When is the best time to fertilize plants in your vegetable garden? In truth, that’s a bit of a trick question. There are several factors that go into the fertilizer equation.
Some of those factors include the soil composition, whether your vegetables are in a container or the ground, how much a plant needs (squash, for example, are heavy feeders), and the kind of fertilizer you use. There are some general guidelines you can use to determine the best time to fertilize plants in your garden.
But first, you need to know what you’re working with. It’s important to test the soil in your garden so you know what nutrients may be lacking. That can give you some initial insight into the type of fertilizer your plants will need. If, for instance, your soil is high in nitrogen, and you use a fertilizer that’s also high in nitrogen, you risk burning your plants.
Since there’s no good way to get into all the different possibilities, when you fertilize your herbs, fruits, and vegetables, try to step back and look holistically at the entire situation. For now, though, let’s talk about fertilizers.
Discover the best time to fertilize plants in your vegetable garden
Plant life existed for tens of thousands of years without help from us humans. Agriculture as a human activity has been around for about 12,000 years. For most of that time, there was no fertilizer as we know it. And yet, so many vegetables grew just fine. What does that have to do with the best time to fertilize plants? It’s actually one of the essential concepts in gardening: relax.
What I’m sharing with you here are general guidelines. You may find slightly different information elsewhere. You may worry that you’ve fertilized your vegetables too late or too early. The thing is, your plants will probably be just fine, as long as you don’t overdo it. Too much of a good thing is still too much of a good thing.
Now that we have that out of the way, let’s look at two different kinds of fertilizer. Liquid fertilizers tend to be more readily available to plants. They soak into the soil where plant roots can easily access them. These are ideal if you need to get a quick boost of nutrients to your veggies.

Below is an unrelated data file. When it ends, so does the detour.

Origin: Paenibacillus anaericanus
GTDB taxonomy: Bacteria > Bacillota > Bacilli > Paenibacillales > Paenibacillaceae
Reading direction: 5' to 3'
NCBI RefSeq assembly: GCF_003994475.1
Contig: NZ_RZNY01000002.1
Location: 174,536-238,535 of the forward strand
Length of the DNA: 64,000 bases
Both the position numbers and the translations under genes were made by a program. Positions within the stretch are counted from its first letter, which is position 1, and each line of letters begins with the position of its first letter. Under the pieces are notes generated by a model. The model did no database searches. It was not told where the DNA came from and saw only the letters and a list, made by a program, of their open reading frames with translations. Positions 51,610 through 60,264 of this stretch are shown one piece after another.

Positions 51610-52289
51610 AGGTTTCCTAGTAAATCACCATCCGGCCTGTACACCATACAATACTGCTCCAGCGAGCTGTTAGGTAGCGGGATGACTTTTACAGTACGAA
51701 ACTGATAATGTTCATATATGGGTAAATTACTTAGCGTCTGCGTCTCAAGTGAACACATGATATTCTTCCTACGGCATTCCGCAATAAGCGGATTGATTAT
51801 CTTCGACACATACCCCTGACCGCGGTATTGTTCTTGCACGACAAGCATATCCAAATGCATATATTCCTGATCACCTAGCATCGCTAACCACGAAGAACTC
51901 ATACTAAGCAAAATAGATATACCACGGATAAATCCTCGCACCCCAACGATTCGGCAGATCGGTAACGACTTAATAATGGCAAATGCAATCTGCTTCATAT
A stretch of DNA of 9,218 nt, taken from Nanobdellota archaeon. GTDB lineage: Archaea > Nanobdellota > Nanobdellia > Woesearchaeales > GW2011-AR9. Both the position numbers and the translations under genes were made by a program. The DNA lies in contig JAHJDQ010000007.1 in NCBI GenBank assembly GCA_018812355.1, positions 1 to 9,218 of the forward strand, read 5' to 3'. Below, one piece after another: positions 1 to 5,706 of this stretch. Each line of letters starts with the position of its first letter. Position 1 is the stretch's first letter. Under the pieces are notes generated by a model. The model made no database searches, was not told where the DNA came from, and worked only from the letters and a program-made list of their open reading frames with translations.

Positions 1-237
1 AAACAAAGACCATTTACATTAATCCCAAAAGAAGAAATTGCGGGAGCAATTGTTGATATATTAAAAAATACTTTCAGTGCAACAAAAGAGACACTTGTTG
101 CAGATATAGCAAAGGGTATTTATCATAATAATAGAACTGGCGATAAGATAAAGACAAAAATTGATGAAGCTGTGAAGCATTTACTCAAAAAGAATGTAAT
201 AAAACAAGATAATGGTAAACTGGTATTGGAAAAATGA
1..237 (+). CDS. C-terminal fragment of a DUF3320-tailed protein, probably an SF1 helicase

Dry fertilizers, like compost, usually need time to break down. They offer a slower, steadier feeding. It’s more of a long-term approach.
Within that, of course, there are all sorts of options, from fish emulsion to bone meal to compost tea to kelp to synthetic fertilizers. Compost is usually well-balanced, but if you buy fertilizer, you’ll see the NPK label (for nitrogen, phosphorous, and potassium). These numbers are presented as percentages. So a 10-10-10 fertilizer would be 10% each of nitrogen, phosphorous, and potassium, with the remaining 70% a mix of ingredients.
With organic fertilizers like compost and other soil amendments, the best time to fertilize plants is actually well before you have seeds or seedlings in the ground. Working compost into the soil in late fall gives nature time to work and create a nutrient-rich base for your vegetables the following spring. If you regularly amend your soil with rich compost, you may not need to fertilize at all.
However, if you do need to give your vegetables a little extra nutrition, the best time to fertilize plants is early on, just before you plant them and again before they start fruiting.
In many cases, a general-purpose vegetable fertilizer is sufficient. About a week before you plant or transplant, add fertilizer to your garden and water thoroughly to help the nutrients soak into the soil.
If you don’t fertilize before planting and decide that your garden needs a boost, wait a few weeks for the plants to get settled. We don’t want to shock our vegetables too much!
Then just before your vegetables start producing, give your plants another round of fertilizer. This will help supply them with the energy to produce abundant and healthy fruits.
When do you like to fertilize your vegetable garden? Let us know in the comments.